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Aladdin Sonoma (1919)

Like Sears, Aladdin (Bay City, MI) also sold kit homes through mail order. They had a line of wee tiny Aladdin homes known as "Aladdinettes." Here's a picture of the Sonoma (1919), one of their Aladdinnette houses.

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The Aladdinnette's "bed space" was really tiny. Only 6'9" by 5'. You have to step out of the room to change your mind!!

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Close-up of the Aladdinnette's "closet bed."

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And despite those Laurel and Hardy episodes...

Despite what you've seen on those Laurel and Hardy episodes...

To read the next awesome blog, click here.

Interested in other early 20th Century space savers? Click here.

Youtube demonstration of a real Murphy Bed (1916).

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The Belmont: Practical and Graceful

July 6th, 2012 Sears Homes No comments

In February 2010, I was in Mattoon, Illinois doing research for my book, The Sears Homes of Illinois.

My friend (old house lover and local historian) Joyce St Michael spent the day with me as we tooled around Mattoon and Charleston. Joyce drove me to this darling little bungalow and said, “Rebecca Hunter was here a few years ago and she said this is a Sears Belmont.”

Rebecca was right!

And it’s a beautiful house in mostly original condition.

Perhaps even more interesting, this is the only Sears Belmont that I’ve seen.

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As seen in the 1920 catalog.

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Close-up of the floor plan.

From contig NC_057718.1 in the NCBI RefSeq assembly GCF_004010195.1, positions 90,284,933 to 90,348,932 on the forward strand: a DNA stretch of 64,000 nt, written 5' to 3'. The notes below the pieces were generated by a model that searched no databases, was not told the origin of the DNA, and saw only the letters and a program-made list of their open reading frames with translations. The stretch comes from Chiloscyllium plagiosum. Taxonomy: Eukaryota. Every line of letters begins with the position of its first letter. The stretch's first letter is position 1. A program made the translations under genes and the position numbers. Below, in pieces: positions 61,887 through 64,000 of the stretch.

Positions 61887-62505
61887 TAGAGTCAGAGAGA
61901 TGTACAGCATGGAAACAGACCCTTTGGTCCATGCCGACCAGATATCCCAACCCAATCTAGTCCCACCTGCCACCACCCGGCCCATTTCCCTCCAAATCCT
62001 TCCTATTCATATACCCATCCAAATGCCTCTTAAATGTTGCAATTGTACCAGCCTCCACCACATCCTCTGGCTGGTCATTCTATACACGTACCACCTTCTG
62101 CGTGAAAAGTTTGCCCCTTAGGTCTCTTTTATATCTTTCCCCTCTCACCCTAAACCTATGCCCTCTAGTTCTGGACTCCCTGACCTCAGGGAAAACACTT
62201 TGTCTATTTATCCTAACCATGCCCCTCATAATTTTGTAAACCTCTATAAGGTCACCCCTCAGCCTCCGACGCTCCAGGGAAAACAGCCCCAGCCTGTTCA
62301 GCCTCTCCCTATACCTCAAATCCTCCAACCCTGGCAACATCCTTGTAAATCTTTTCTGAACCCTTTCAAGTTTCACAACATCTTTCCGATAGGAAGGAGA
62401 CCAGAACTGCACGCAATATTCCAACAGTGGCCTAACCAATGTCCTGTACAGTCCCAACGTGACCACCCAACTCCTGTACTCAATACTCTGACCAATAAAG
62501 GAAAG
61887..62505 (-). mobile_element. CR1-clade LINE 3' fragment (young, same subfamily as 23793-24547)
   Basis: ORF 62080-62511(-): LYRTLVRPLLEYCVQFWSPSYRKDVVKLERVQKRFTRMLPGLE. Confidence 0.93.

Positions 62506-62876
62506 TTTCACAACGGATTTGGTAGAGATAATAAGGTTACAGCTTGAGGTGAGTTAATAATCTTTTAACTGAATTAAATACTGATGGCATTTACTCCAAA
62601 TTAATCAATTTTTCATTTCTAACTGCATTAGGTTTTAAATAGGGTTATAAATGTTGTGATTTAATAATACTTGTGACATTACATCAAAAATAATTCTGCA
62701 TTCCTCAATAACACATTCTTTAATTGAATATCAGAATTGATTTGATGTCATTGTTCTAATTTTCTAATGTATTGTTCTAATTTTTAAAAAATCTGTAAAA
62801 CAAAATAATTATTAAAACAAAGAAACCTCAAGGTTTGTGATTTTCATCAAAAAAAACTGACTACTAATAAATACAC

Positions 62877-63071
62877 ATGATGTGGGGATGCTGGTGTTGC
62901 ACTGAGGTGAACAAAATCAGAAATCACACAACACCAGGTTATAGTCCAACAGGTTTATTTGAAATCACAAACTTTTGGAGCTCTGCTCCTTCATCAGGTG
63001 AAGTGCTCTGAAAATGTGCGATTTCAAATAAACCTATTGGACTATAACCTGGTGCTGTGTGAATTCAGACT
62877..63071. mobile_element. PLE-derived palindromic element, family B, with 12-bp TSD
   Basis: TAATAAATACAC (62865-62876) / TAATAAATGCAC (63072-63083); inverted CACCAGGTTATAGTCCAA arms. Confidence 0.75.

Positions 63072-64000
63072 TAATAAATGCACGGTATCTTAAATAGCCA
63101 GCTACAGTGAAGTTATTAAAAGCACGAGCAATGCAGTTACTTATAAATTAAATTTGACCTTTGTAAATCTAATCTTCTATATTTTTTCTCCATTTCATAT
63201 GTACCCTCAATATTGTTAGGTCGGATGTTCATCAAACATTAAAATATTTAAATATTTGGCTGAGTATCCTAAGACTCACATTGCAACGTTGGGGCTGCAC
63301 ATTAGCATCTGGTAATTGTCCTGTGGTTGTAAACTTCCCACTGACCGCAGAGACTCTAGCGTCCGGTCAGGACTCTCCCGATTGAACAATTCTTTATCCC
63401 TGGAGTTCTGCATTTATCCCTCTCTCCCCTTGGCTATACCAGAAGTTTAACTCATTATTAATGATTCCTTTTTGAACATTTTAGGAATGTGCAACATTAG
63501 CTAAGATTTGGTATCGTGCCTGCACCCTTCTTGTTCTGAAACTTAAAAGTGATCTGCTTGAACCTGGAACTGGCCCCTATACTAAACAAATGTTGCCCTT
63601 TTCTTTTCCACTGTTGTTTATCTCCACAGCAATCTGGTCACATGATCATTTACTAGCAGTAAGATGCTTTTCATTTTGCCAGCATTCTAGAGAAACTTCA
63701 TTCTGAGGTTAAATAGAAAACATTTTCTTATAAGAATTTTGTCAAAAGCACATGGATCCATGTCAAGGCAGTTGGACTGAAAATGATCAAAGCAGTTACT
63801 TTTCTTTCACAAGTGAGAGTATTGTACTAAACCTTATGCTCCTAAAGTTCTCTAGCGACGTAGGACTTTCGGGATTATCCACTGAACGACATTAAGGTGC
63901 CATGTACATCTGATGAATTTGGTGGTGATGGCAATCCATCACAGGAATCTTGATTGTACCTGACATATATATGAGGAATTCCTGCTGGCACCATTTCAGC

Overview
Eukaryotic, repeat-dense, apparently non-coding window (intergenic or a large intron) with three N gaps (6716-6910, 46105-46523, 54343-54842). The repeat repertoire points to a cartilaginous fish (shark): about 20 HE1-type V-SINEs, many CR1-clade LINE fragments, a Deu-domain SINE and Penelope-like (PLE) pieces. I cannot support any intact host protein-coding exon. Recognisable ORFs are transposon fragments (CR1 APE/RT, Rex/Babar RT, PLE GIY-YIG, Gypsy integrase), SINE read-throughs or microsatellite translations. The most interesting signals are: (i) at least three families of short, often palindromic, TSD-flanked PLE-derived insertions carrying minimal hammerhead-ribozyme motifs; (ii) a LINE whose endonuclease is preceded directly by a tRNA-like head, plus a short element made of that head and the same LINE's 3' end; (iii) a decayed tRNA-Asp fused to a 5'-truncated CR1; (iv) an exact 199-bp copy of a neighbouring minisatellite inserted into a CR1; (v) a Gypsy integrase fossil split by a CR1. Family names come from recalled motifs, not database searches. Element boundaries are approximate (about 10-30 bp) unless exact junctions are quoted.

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The Belmont in Mattoon, IL.

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And there are Bel

And there are Belmonts in these cities, too!

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Close-up of the house.

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Comparison of the catalog pic and actual house.

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To learn more about Sears Homes, click here.

To learn more about Aunt Addie’s exhumation, click here.

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The Jefferson: A True Example of Southern Colonial Architecture

June 12th, 2012 Sears Homes No comments

For 12 years, I’ve been looking hard for the Sears Jefferson. This style of house is fairly popular and look-alikes aren’t too hard to find.

However, the genuine article, the Sears Jefferson is very difficult to find.

In fact, the only one I know of is in Carbondale, Illinois, and I didn’t find it. Rebecca Hunter did.

When I visited the Jefferson in person, my biggest surprise was the lead-glass window over the front door. You don’t find those too often in kit houses. This was a fancy house and it came with all the accoutrements.

To learn more about identifying Sears Homes, click here.

To read about the Aladdin Villa, click here.

The Sears Jefferson (1936 catalog).

The Sears Jefferson (1936 catalog).

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Fancy writing for a fancy house!

Fancy writing for a fancy house!

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Spacious, too.

Spacious, too. The Jefferson had more than 2,400 square feet.

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A close-up of the house (1936 catalog).

A close-up of the house (1936 catalog).

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And here it is in Carbondale.

Carbondale's "Jefferson" is a perfect match, down to the details. Notice the railings.

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Another angle

The Jefferson is perfectly symmetrical with nine windows on the front. Most of the "look-alike" houses I've seen have paired windows. And many have a small parade porch centered on the second floor (over the front entry). Lastly, pay attention to the entry.

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Close-up on that fancy entry to the Jefferson.

Close-up on that fancy entry to the Jefferson.

To read the next fascinating blog on Sears Homes, click here.

To hear an amazing story about my amazing Aunt Addie, click here.